Naoshima: Go’o Shrine & the Art House projects

The Go’o Shrine, perched on top of a hill overlooking the sea and other tiny islands that are part of Naoshima’s little chain, is one of the Naoshima Art House projects, a contemporary art movement in the Honmura neighborhood that involves transforming the insides of traditional houses into contemporary art works.

Many well known artists and architects have participated in this, including world famous architect Tadao Ando, James Turrell and others.

Naoshima, and Honmura in particular, has loads of Japanese “vernacular” houses – homes for the hoi polloi done in a style that was very typical of postwar Japan. So, they are common – not fancy palaces or castles or anything, but in their own way they have a very distinctive style.

The residents of Naoshima seem very enthusiastic about the art scene happening here, as well as preserving the traditional vernacular architecture. There is a movement among the residents to hang traditional doorway flags (for lack of the proper term) and nameplates on the homes, just as would have been done decades ago.

Also, all these little homes, crowded into tiny lanes, have amazing gardens in the backyard – huge, old stone lanterns; tsukubai stone & bamboo fountains; sculptures; and carefully considered landscaping, so that each backyard (or sometimes, enclosed front courtyard) feels a bit like private temple grounds. It is pretty astonishing.

Anyway, Naoshima has a real sense of place, and the residents seem pretty passionate about preserving that – but also having fun with it by throwing in all this quirky contemporary art.

And the Art House Projects are a really great example of this.

I only saw a few of the Art House projects, and the coolest one prohibited photography, so you’ll only get to see examples from one project.

The Go’o Shrine, by photographer Hiroshi Sunimoto, is also probably the least representative of the projects, because it is on a hill overlooking Honmura, rather than in the neighborhood proper, and because it reconsiders a shrine, rather than a house (and because it is an entirely new structure, as you’ll see).

But it is pretty cool:

It also includes typical shrine features, for instance, the purifying basins, the Torii gate, etc.

Path up to the hilltop shrine

The building itself is tiny, more tea house in size than Shrine (although – I’ve been collecting photos for a post on this, so you’ll see examples some day! – there are shrines of all sizes and some are teensy! Like, actually miniature) and while, unlike the other art house projects that are more a 9-5 deal, this one is open 24 hours a day for worshippers to pray, one is actually not allowed near the shrine itself – this is as close as you can get, as it is all roped off.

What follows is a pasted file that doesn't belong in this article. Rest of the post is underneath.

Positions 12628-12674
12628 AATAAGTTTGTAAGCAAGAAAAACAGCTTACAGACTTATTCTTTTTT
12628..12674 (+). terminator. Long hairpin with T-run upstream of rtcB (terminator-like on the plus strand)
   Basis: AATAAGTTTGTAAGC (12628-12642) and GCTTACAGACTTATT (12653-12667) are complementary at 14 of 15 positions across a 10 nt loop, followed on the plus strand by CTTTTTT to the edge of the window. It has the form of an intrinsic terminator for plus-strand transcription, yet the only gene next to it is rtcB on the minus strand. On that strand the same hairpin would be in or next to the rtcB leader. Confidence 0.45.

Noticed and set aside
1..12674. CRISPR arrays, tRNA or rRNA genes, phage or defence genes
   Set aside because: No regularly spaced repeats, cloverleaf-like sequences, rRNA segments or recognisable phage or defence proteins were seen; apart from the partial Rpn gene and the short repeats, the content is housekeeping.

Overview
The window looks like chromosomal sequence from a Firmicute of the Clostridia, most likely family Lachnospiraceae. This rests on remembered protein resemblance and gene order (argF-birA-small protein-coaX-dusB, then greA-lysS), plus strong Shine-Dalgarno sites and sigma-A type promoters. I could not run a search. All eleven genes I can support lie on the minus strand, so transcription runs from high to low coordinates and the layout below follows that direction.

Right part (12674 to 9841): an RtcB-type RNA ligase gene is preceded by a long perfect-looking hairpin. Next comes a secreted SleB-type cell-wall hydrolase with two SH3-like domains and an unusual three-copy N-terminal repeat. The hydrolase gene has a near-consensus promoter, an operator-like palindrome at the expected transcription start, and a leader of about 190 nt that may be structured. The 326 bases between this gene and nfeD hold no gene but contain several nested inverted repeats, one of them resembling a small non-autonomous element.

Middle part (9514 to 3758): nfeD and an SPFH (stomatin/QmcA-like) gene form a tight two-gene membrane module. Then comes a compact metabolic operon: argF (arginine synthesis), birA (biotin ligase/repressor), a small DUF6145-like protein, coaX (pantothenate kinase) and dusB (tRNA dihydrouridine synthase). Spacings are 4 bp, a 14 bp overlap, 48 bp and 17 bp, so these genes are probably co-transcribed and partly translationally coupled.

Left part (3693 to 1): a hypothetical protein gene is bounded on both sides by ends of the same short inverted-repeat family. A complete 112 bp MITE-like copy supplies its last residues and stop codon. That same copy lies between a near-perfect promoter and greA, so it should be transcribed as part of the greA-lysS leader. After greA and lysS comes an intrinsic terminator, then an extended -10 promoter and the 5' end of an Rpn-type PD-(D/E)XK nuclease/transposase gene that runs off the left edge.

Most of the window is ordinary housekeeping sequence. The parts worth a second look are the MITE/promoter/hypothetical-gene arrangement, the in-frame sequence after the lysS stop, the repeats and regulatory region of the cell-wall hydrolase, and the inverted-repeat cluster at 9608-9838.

Of course, the neat part is the steps: they are made of glass.


(If you plan to visit Naoshima and want to be surprised by the extra-special part of this piece, stop reading now.)

And the steps don’t just lead to the ground, they lead into it.There is a little path that leads down from the shrine around the hill a bit, to a beautiful overlook of the sea on one side.

And on the other side, a very dark, very narrow (I had to hunch my shoulders together) passageway burrows into the mountain itself. You follow the pitch black passage until it opens out onto an underground chamber – and the glass steps from the shrine lead down into the chamber from the ground level above, so the glass stairway is actually twice as long as it appears from above ground.

Even though the opening to the chamber is only big enough for the stairs themselves (in other words, it would not be possible for a human to climb up or down the stairs from the underground chamber to the top), sunlight passes through the glass steps, and that light illuminates the little cavern. It’s hard to describe, but pretty cool to see. The artist is a famous photographer and is intentionally playing with the light. But it also creates the sense that maybe, just maybe, the light traveling the steps evokes the kami, the Shinto deities, shining into the cave.

(No photography was allowed in this part, so you’ll just have to take my word that it was pretty cool.)


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